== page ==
# Recap of Markov chains

In the last lecture, we learned that if a Markov chain is irreducible and aperiodic, then the Markov chain will converge to its unique stationary distribution, regardless of the initial state. Mathematically, $\lim_{n\to\infty}P^{n}=W$, a matrix $W$ where every row is equal to some vector $w$.

Recall that $P$ is a stochastic matrix. $P$ has a left eigenvector $w$ with eigenvalue 1. $P$ has no other eigenvectors with modulus 1. Let $\{v_{i}\}$ be a basis of eigenvectors for $P$ where each $v_{i}$ satisfies $v_{i}P={\lambda}_{i}v_{i}$. When we start with an initial $\Pi^{0}=\sum_{i}{\alpha}_{i}v_{i}$, then $\Pi^{0}P=\sum_{i}{\alpha}_{i}v_{i}P=\sum_{i}{\alpha}_{i}{\lambda}_{i}v_{i}$ and $\Pi^{0}P^{n}=\sum_{i}{\alpha}_{i}{\left({\lambda}_{i}\right)}^{n}v_{i}$, and ${\left({\lambda}_{i}\right)}^{n}\to0$ for the eigenvalues corresponding to all eigenvectors except $w$. The speed at which we have convergence is determined by the size of the second-largest eigenvalue.

Our proof of the theorem last time was based on the fact that every time we apply $P$, we decrease the gap between the smallest and largest value of the state vector, and hence the state vector converges to a constant vector. Note that if $d$ is larger, then the Markov chain will converge more quickly. By the definition of $d$, the Markov chain will converge more quickly if there is no pair of states with a very low probability of transitioning between the states.

# Markov Chain Monte Carlo (MCMC)

Our goal in Markov Chain Monte Carlo (MCMC) is to sample from a probability distribution $p(x)=\frac{1}{Z}w(x)=\frac{1}{Z}\prod_{c}\phi_{c}(x)$. We want to construct a Markov chain that reaches the limiting distribution $p(x)$ as fast as possible. The main question is how do we design a transition matrix $P$ so that $p(x)$ is a left eigenvector of $P$ with eigenvalue 1.

Note that in the high-dimensional case, we cannot even store all of the entries of $w(x)$. We will only assume we can evaluate $w(x)=\prod_{c}\phi_{c}(x)$ for any $x$. This also means that we do not need to calculate the normalization constant $Z$.

The key assumption we will make is that the Markov chain is reversible. A Markov chain is reversible if there exists a distribution $\Pi^{*}$ which satisfies the detailed balance conditions: $\forall i,j$, $\Pi_{i}^{*}P_{ij}=\Pi_{j}^{*}P_{ji}$.

Theorem: If a distribution $\Pi^{*}$ is reversible, then $\Pi^{*}$ is a stationary distribution.

Proof: For any state $j$, we have

$% $

Therefore, $\Pi^{*}P=\Pi^{*}$.

Since we want the stationary distribution of the Markov chain to be $p(x)$, it suffices to design the transition matrix $P$ so the Markov chain satisfies detailed balance with respect to $p(x)$.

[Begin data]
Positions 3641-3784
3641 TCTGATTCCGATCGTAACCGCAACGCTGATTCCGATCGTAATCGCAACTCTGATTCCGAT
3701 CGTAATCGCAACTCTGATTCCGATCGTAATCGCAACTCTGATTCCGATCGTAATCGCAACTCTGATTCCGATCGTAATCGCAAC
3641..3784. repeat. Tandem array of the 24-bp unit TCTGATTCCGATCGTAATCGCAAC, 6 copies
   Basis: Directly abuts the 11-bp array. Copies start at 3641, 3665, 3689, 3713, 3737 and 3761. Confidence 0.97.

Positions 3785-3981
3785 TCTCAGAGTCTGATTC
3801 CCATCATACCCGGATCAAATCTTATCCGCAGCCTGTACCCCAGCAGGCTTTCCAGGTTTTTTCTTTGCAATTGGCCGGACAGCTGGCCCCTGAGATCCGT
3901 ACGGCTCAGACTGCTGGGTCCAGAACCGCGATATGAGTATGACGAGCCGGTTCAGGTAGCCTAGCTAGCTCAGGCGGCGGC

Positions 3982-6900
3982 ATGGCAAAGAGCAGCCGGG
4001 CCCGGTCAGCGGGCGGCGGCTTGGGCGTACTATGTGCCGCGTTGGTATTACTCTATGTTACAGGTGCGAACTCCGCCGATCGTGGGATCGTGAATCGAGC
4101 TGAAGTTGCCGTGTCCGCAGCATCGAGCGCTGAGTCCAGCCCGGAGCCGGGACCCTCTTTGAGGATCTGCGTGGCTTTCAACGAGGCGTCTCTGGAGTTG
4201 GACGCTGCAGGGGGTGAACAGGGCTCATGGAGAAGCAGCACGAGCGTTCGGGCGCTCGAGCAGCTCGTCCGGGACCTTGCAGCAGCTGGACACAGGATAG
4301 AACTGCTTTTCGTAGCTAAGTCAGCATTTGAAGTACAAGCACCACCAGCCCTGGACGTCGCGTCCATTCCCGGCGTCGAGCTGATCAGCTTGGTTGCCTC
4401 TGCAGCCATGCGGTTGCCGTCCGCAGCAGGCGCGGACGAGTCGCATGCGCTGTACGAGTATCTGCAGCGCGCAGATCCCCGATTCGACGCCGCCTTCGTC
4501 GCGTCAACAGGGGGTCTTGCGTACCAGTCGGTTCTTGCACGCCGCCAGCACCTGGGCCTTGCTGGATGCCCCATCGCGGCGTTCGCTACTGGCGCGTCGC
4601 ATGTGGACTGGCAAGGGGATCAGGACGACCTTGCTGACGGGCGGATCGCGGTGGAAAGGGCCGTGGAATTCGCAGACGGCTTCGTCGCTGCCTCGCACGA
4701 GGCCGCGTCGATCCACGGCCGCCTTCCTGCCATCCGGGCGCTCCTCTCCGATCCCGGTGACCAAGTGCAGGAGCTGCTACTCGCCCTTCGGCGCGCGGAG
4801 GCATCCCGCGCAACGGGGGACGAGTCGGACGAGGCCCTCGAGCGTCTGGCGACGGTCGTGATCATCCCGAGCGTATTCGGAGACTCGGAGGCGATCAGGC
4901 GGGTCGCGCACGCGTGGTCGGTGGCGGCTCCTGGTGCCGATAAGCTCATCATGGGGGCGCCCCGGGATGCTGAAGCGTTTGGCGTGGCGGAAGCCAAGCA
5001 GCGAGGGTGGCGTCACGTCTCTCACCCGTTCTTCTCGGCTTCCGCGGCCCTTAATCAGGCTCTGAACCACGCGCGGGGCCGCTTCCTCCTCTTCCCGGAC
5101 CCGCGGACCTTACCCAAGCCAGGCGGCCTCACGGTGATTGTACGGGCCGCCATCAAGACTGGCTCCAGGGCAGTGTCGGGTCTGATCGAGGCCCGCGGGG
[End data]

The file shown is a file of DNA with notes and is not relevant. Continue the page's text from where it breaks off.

# Metropolis-Hastings

Metropolis-Hastings is a MCMC method for sampling from a probability distribution $p(x)=\frac{1}{Z}w(x)=\frac{1}{Z}\prod_{c}\phi_{c}(x)$ by using a proposal distribution for proposing moves and then accepting or rejecting proposed moves between states with some probability.

First, let $Q$ be any proposal distribution where $q(i,j)=Q(j\mid i)$ is the probability of proposing a move to some state $j$ given the current state $i$. Then we will construct the transition matrix $P$ as

$% $

where ${\alpha}(i,j)=\min\bigg\{1,\frac{p(j)q(j,i)}{p(i)q(i,j)}\bigg\}=\min\bigg\{1,\frac{w(j)q(j,i)}{w(i)q(i,j)}\bigg\}$ is the acceptance probability for accepting a proposed move from state $i$ to state $j$. Note that while we cannot evaluate $p(x)$ exactly, we can evaluate ratios $p(j)/p(i)$.

We want to show that $p$ satisfies detailed balance for all $i,j$. By the definition of ${\alpha}$, without loss of generality, assume that ${\alpha}(j,i)=1$ and ${\alpha}(i,j)=\frac{w(j)q(j,i)}{w(i)q(i,j)}$. Then

$% $

Therefore, $p$ satisfies detailed balance and is a stationary distribution.

Now we just need to ensure that the Markov chain is irreducible and aperiodic. This depends on our choice of the proposal distribution $Q$ and target probability distribution $p$ since $p(i)q(i,j){\alpha}(i,j)$ defines the probability of transitioning from $i\to j$.

The intuition behind MH is that sampling from the Markov chain requires spending the right amount of time in the right states so that our samples are accurate draws. We need to balance the transitions between higher probability states and lower probability states under $p$ with the tendency of the proposal distribution to go to certain states. Given $p$ and $Q$, MH will set ${\alpha}$ so $p$ satisfies detailed balance.

# Metropolis-Hastings algorithm

The procedure for the Metropolis-Hastings algorithm is as follows:

1. Initialize $x^{(t)}$ for $t=0$
2. Draw a sample $x'$ from $Q(x'\mid x^{(t)})$
3. Accept the move with probability $A(x'\mid x^{(t)})=\min(1,{\alpha})$ where ${\alpha}=\frac{p(x')Q(x^{(t)}\mid x')}{p(x^{(t)})Q(x'\mid x^{(t)})}$. If accepted, let $x^{(t+1)}=x'$. Otherwise, let $x^{(t+1)}=x^{(t)}$.
4. Repeat steps 2-3 to draw samples

In practice, we run a burn-in period of $T$ iterations and start collecting samples only after the burn-in period and hope that the Markov chain has converged by then. However, determining when the Markov chain has converged is a hard problem. One heuristic is to randomly initialize several Markov chains, plot some scalar function of the state of the Markov chain over time, and see if the scalar functions are similar. Note that this does not always guarantee convergence. For example, consider the case where we have a bimodal distribution or a singly peaked distribution.

The samples drawn from the Markov chain are not i.i.d. In general, samples drawn close to each other can be highly correlated since Metropolis-Hastings moves tend to be local moves. However asymptotically, the samples drawn from the Markov chain are all unbiased and all come from the right distribution. The variance will not decrease as fast as if we had independent samples though.

Metropolis-Hastings - Volodymyr Kuleshov